Twelve terms for your number two
It’s been said that the toilet makers were the “Bill Gates and Steve Jobs of their day.”
(It’s been said … by Plumbing & Mechanical magazine, and well, who are we to argue?)
Hardworking visionaries, dissatisfied with the status quo—the stinky bedpans and open pits in their lives—toiled away on inventions that would one day make history.
Today, we have improved sanitation and better health thanks to their efforts, and (what else?) we also have countless words to refer to the places we poo.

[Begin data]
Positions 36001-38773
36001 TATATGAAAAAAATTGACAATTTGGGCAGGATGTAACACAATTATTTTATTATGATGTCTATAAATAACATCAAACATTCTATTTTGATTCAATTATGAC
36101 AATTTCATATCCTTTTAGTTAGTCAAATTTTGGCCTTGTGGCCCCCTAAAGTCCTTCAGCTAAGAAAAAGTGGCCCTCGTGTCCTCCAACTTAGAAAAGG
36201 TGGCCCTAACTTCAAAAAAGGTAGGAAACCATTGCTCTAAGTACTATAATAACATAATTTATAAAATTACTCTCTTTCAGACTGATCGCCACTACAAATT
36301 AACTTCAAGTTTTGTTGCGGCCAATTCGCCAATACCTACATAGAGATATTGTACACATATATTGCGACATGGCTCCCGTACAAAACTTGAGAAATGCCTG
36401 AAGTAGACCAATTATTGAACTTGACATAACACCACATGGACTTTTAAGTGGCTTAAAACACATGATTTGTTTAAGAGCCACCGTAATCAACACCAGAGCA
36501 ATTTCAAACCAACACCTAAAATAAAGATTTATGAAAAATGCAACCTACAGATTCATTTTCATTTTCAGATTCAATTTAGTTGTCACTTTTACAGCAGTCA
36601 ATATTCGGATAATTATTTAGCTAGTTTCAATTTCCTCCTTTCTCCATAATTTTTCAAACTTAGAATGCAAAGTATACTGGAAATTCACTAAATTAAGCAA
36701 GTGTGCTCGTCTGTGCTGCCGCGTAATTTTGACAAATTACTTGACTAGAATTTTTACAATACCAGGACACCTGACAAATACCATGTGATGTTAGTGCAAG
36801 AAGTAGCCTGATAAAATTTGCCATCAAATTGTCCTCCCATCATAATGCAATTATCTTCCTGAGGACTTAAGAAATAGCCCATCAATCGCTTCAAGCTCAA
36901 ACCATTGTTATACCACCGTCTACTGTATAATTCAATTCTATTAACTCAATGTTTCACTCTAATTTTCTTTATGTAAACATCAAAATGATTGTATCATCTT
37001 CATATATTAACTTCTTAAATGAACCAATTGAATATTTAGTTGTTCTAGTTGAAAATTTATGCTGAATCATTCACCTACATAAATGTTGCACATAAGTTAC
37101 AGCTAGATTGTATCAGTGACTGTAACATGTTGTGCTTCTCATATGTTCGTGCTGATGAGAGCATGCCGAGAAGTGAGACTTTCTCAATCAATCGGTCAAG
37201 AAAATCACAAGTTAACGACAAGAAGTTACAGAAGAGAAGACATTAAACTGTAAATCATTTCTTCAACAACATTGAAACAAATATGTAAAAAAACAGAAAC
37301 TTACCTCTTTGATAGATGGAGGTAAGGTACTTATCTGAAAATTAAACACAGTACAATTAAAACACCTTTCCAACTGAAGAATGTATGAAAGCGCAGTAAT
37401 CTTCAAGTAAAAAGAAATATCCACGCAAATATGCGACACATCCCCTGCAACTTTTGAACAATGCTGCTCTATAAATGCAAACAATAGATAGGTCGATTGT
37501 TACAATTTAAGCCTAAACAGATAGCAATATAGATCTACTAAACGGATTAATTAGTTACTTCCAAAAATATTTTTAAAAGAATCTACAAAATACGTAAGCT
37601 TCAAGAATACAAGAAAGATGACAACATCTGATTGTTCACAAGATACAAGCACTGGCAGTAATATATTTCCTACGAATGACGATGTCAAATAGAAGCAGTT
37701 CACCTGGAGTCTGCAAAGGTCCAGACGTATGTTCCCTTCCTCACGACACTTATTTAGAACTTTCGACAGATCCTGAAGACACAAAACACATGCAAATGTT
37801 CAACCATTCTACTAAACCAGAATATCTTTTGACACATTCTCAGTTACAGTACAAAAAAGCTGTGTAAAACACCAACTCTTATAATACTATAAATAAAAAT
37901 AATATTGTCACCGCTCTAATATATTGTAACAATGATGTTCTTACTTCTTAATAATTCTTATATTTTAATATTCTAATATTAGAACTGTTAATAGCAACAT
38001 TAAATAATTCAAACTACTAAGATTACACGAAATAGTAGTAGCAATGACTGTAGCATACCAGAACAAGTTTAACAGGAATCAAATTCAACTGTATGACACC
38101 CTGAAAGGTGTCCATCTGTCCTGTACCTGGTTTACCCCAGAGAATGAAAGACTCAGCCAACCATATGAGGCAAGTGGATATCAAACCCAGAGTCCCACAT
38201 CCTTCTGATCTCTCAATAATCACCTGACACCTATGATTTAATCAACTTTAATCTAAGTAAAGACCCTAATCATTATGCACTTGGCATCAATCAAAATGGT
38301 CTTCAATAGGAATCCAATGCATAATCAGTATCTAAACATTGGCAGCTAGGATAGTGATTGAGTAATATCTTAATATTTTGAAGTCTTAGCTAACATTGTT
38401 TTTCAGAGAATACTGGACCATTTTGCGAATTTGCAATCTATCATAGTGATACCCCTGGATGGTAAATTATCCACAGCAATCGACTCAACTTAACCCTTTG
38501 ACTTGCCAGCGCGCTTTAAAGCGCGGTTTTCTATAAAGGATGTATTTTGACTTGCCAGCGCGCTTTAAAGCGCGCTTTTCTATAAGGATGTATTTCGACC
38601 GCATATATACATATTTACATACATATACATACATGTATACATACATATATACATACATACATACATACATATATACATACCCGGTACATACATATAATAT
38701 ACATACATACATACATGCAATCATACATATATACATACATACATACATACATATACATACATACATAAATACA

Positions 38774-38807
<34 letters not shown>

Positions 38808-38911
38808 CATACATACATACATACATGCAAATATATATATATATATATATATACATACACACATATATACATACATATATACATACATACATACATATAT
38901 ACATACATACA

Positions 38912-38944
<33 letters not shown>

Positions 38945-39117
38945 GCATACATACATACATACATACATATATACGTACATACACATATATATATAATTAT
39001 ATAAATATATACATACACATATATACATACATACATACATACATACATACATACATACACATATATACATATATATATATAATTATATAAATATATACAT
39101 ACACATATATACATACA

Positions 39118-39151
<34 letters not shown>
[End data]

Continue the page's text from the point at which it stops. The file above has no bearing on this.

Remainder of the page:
This is a messy business, but let's have a go: What are some common words for the toilet?
Let's start with loo, which is probably from the French lieux d’aisances, "lavatory," literally "place of ease." It was picked up by British servicemen in France during World War I. But, that's just a theory, as the true origin of the word is a mystery.
Another favorite possibility is that it derives from the expression gardyloo, an Anglicized version of the French regardez l’eau (“watch out for the ‘water’"). This was a warning sounded by courteous medieval servants before they splashed the streets with Pee Pee Le Poo from their masters’ chamber pots.